indian point

Emma Jacobs / WRVO

This story is the second part of a series following New York's power lines to Canada.  You can read the second part here.

Say you're a big state, in need of a lot of electric power. Specifically, you're the fifth largest power consumer in the nation.

And let's also say you have a newfound zeal for shutting down a large nuclear facility, one that's unsettlingly close to a major city (for these purposes we'll call it "Indian Point").

In this scenario, if your northern neighbor swooped in with an offer to provide you with hydroelectric power, produced by massive dams, you'd say yes - right?

New York's political titans are clashing over the future of a controversial nuclear plant north of New York City.

Gov. Andrew Cuomo wants to close the aging Indian Point nuclear plant because of safety concerns. But the plant, which wants to extend its original licenses for another 20 years, has some powerful allies of its own.

Sono Salvo / via Flickr

Last month, Governor Andrew Cuomo told reporters that he thinks the power produced by downstate's Indian Point nuclear plant could be replaced, if the plant were to be taken offline.

What Cuomo thinks is important, because he's led the charge to shutter Indian Point, when its reactor licenses expire in 2013 and 2015, for safety reasons.  Six percent of the U.S. population lives within 50 miles of Indian Point - the same evacuation zone threshold that the Nuclear Regulatory Commission recommended for the Fukushima Daiichi plant following the Japanese earthquake earlier this year.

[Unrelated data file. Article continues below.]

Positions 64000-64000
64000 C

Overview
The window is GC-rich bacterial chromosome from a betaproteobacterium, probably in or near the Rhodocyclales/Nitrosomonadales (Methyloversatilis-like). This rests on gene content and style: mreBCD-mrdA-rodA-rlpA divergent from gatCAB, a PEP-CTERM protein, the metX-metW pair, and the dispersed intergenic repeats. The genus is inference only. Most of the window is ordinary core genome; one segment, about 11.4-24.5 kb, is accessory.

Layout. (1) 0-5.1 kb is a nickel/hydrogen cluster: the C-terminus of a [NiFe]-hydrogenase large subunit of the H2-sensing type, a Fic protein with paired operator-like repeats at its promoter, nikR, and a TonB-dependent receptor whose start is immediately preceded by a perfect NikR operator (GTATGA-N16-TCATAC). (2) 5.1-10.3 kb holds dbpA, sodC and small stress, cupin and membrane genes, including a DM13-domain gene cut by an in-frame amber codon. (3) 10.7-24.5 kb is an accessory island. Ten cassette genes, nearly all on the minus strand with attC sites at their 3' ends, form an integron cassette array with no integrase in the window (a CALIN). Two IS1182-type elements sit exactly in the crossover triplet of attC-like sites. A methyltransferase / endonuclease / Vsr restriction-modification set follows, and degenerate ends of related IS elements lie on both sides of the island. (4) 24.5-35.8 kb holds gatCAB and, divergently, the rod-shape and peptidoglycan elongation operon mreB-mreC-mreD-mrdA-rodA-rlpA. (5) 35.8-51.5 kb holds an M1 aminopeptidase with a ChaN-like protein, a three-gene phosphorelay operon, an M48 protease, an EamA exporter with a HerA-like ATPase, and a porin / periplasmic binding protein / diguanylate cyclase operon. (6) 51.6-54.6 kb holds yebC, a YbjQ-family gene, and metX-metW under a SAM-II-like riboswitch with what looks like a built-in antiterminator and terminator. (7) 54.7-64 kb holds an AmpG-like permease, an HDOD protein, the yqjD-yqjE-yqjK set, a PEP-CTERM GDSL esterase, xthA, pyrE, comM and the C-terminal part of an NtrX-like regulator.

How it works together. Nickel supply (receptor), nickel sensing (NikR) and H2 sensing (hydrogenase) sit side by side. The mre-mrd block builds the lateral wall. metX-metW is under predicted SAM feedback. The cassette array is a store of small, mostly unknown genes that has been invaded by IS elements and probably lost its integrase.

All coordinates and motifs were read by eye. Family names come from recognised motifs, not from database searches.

Not surprisingly, momentum to close Indian Point has increased since March.

But the state now has to figure out how to replace it.

Courtesy photo / USGS

We're following up on how the today's 5.9 5.8 (see 3:50 update below) magnitude earthquake might have affected infrastructure and energy operations, but right off the bat, you can breathe a sigh of relief, per the governor's office:

Currently, there have been no reports of damage to buildings, bridges, roads, power grids, the Indian Point nuclear power plant, or other infrastructure.

Indian Point's reactor #3, you may recall, was recently graded to be the most vulnerable domestic reactor in terms of earthquakes, according to Homeland Security Newswire:

The chance of core damage from a quake at Indian Point 3 is estimated at 1 in 10,000 each year. Under NRC guidelines, this rating is very close to requiring “immediate concern regarding adequate protection” of the public. The two reactors at Indian Point generate up to one-third of the electricity for Manhattan. The second reactor, Indian Point 2, does not rate as risky, with an annual chance of 1 in 30,303.